# Reversing Bits in C

## A small performance investigation into innocent-looking code.

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Thanks to readers rjs, meteorfox in the comments, and reader lnxturtle over on the Reddit thread (!) for correcting my poor choice of words. I incorrectly used the phrase Cache Coherence when the correct phrase was (Spatial / Temporal) Cache Locality. Your attention to detail is appreciated!

# The Setting

Interesting lessons can come from unexpected places! I was pleasantly surprised at how something as “simple” as reversing bits in a byte could lead me on an unexpectedly deep exploration: operation vs instruction count, memory access patterns and cache behavior, and low-level CPU instructions. It’s often very easy to make assumptions about the performance of code that we write, and I hope that this article serves as a reminder that the map is never the territory, and that the only way to understand what’s happening inside your code is by observing and measuring it.

`unsigned char ReverseBitsInByte(unsigned char v){    return (v * 0x0202020202ULL & 0x010884422010ULL) % 1023;}`

# The Landscape

Here are all of the algorithms listed on the Bit Hacks page, with their advertised “operation counts”:

# The “obvious” way (O(N) where N is the index of the highest set bit):

`unsigned char ReverseBitsObvious(unsigned char v){    unsigned char r = v;    int s = sizeof(v) * CHAR_BIT - 1;    for (v >>= 1; v; v >>= 1) {        r <<= 1; r |= v & 1; s--;    }    return r << s;}`

# Lookup table (O(1)):

`#define R2(n)     n,     n + 2*64,     n + 1*64,     n + 3*64#define R4(n) R2(n), R2(n + 2*16), R2(n + 1*16), R2(n + 3*16)#define R6(n) R4(n), R4(n + 2*4 ), R4(n + 1*4 ), R4(n + 3*4 )static const unsigned char BitReverseTable256 ={    R6(0), R6(2), R6(1), R6(3)};unsigned char ReverseBitsLookupTable(unsigned char v){    return BitReverseTable256[v];}`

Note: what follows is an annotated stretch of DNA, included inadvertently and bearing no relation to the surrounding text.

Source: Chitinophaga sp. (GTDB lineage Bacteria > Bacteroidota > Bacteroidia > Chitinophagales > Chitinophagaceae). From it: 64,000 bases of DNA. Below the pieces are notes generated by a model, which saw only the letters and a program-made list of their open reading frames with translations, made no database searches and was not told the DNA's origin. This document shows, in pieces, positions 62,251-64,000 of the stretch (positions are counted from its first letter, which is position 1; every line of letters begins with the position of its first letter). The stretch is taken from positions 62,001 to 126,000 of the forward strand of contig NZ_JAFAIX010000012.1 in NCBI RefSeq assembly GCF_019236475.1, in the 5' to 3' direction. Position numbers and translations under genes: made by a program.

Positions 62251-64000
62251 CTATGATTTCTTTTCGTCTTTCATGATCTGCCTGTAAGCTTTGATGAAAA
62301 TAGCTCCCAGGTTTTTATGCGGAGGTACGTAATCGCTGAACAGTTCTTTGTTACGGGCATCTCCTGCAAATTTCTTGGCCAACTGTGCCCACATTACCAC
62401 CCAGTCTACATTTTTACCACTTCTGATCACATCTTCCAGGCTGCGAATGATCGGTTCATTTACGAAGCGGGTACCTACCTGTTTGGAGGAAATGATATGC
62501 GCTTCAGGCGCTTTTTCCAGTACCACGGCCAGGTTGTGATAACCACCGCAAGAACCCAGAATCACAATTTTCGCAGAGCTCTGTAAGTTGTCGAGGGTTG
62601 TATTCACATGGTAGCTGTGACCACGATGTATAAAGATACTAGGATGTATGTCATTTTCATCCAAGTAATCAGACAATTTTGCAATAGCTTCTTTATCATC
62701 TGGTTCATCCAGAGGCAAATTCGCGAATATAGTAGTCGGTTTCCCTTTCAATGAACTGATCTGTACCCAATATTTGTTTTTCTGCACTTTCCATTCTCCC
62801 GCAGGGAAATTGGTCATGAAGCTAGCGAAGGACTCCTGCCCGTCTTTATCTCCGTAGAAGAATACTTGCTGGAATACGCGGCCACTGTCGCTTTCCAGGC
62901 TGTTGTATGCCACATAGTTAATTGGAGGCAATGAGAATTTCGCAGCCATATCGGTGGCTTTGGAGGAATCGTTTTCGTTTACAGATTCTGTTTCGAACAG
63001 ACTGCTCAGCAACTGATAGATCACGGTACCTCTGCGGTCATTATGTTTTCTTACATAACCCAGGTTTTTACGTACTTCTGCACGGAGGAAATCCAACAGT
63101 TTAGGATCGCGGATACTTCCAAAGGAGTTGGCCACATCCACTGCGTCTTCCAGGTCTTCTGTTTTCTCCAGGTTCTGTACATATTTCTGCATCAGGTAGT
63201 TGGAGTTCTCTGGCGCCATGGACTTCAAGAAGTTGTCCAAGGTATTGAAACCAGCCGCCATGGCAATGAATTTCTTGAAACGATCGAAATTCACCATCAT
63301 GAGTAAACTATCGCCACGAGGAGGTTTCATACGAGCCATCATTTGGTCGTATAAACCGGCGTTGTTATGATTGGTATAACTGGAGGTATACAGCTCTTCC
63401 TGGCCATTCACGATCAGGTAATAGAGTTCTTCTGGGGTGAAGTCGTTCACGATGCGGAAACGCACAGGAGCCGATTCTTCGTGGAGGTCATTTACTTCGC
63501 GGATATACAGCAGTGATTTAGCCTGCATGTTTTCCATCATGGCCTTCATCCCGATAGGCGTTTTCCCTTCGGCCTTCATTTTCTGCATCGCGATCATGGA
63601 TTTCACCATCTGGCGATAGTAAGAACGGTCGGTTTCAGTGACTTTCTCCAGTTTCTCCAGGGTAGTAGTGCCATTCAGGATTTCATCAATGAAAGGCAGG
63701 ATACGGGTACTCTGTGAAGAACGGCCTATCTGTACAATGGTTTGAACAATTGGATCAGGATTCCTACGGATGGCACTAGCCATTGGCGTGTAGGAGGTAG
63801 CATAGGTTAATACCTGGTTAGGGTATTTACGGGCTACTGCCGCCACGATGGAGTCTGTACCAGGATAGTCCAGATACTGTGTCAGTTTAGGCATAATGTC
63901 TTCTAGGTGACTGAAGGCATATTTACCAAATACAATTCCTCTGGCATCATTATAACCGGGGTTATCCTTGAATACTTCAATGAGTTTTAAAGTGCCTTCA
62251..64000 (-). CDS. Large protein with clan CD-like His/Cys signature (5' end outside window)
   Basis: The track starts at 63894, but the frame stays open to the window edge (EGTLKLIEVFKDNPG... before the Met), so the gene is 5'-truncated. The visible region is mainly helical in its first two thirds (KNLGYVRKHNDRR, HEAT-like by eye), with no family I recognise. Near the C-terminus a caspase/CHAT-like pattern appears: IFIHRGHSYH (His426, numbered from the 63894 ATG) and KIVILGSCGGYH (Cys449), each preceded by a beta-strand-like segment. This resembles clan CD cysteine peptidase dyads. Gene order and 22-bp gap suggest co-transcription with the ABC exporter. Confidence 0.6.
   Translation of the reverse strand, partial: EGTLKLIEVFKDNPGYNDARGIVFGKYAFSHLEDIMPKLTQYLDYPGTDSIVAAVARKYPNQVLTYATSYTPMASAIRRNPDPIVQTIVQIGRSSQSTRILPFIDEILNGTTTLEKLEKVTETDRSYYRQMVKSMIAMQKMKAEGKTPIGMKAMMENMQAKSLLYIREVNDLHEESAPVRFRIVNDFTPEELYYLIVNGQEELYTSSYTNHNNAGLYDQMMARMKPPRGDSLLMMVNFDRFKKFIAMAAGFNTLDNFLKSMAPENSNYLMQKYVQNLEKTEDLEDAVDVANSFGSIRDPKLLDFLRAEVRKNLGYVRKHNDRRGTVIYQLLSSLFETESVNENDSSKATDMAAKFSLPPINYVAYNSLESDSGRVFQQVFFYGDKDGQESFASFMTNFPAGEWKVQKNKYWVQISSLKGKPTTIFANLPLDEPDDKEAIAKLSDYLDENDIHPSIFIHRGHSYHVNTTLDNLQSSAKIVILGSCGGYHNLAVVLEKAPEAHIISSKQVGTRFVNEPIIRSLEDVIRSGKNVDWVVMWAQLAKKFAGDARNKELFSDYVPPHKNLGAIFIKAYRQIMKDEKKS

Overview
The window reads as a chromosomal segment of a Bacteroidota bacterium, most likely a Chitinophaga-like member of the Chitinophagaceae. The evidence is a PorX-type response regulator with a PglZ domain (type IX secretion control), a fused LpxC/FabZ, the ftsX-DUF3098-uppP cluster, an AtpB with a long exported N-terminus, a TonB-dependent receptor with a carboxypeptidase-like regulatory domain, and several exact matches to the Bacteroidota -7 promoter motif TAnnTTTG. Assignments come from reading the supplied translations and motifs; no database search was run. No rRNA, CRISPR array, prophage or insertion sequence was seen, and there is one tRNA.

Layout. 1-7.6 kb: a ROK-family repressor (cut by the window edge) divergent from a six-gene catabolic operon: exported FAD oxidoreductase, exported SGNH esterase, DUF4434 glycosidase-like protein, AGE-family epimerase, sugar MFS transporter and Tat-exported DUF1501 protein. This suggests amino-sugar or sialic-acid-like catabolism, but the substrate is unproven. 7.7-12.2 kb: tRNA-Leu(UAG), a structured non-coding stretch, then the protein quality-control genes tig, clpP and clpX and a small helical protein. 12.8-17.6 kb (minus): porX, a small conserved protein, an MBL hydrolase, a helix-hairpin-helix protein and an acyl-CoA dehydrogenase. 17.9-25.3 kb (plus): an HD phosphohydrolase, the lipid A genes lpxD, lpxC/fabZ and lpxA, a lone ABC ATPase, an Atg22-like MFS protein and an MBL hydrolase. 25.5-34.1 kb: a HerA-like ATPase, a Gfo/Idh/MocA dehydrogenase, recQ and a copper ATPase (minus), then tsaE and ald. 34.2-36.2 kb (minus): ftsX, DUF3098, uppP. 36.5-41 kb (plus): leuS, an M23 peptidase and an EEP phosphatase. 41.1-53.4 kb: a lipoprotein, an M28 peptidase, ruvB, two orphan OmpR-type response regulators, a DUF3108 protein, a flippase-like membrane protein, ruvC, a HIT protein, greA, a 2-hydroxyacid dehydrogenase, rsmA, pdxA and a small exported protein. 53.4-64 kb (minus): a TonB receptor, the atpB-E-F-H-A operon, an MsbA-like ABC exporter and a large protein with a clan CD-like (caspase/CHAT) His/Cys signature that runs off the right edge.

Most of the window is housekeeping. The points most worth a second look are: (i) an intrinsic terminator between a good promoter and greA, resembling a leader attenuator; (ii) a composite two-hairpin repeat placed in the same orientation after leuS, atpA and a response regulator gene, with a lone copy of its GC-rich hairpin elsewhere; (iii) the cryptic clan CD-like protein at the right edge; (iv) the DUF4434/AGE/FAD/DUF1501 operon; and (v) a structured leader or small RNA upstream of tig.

# 3 operations (O(1)) (64-bit multiply and modulus division):

`unsigned char ReverseBits3ops64bit(unsigned char v){    return (v * 0x0202020202ULL & 0x010884422010ULL) % 1023;}`

# 4 operations (O(1)) (64-bit multiply, no division):

`unsigned char ReverseBits4ops64bit(unsigned char v){    return ((v * 0x80200802ULL) & 0x0884422110ULL) * 0x0101010101ULL >> 32;}`

# 7 operations (O(1)) (32-bit):

`unsigned char ReverseBits7ops32bit(unsigned char v){    return ((v * 0x0802LU & 0x22110LU) |            (v * 0x8020LU & 0x88440LU)) * 0x10101LU >> 16;}`

# Parallel bitwise approach (O(5log(N)) where N is the number of bits):

`unsigned char ReverseBits5logNOps(unsigned char v){    v = ((v >> 1) & 0x55) | ((v & 0x55) << 1);    v = ((v >> 2) & 0x33) | ((v & 0x33) << 2);    v = ((v >> 4) & 0x0F) | ((v & 0x0F) << 4);    return v;}`

# “Cheating”

Let’s take a step back here. We’re running this code on a specific family of CPUs, the ARMv6 and greater (available in all iPhones). ARMv6 and greater CPUs have an instruction called RBIT. This single instruction does exactly what we need: it reverses the bits in a 32-bit register. Unfortunately, while a lot of CMSIS implementations provide an RBIT intrinsic, it doesn’t look like one is provided with Xcode. It’s easy enough to drop down into inline assembly, though, and call the instruction ourselves:

`unsigned char ReverseBitsRBIT(unsigned char v){    uint32_t input = v;    uint32_t output;    __asm__("rbit %0, %1\n" : "=r"(output) : "r"(input));    return output >> 24;}`

# The Shoot-out

Here are the timings for reversing the bits in a byte, performed 50 million times each.

`Starting tests...    ReverseBitsLookupTable... 10.058261ns per function call    ReverseBitsRBIT...        10.123462ns per function call    ReverseBits7ops32bit...   17.453080ns per function call    ReverseBits5logNOps...    20.054218ns per function call    ReverseBits4ops64bit...   21.203815ns per function call    ReverseBitsObvious...     65.809257ns per function call    ReverseBits3ops64bit...  509.621657ns per function call`

# The Lesson

So what’s the takeaway here? What have we learned from this experiment?

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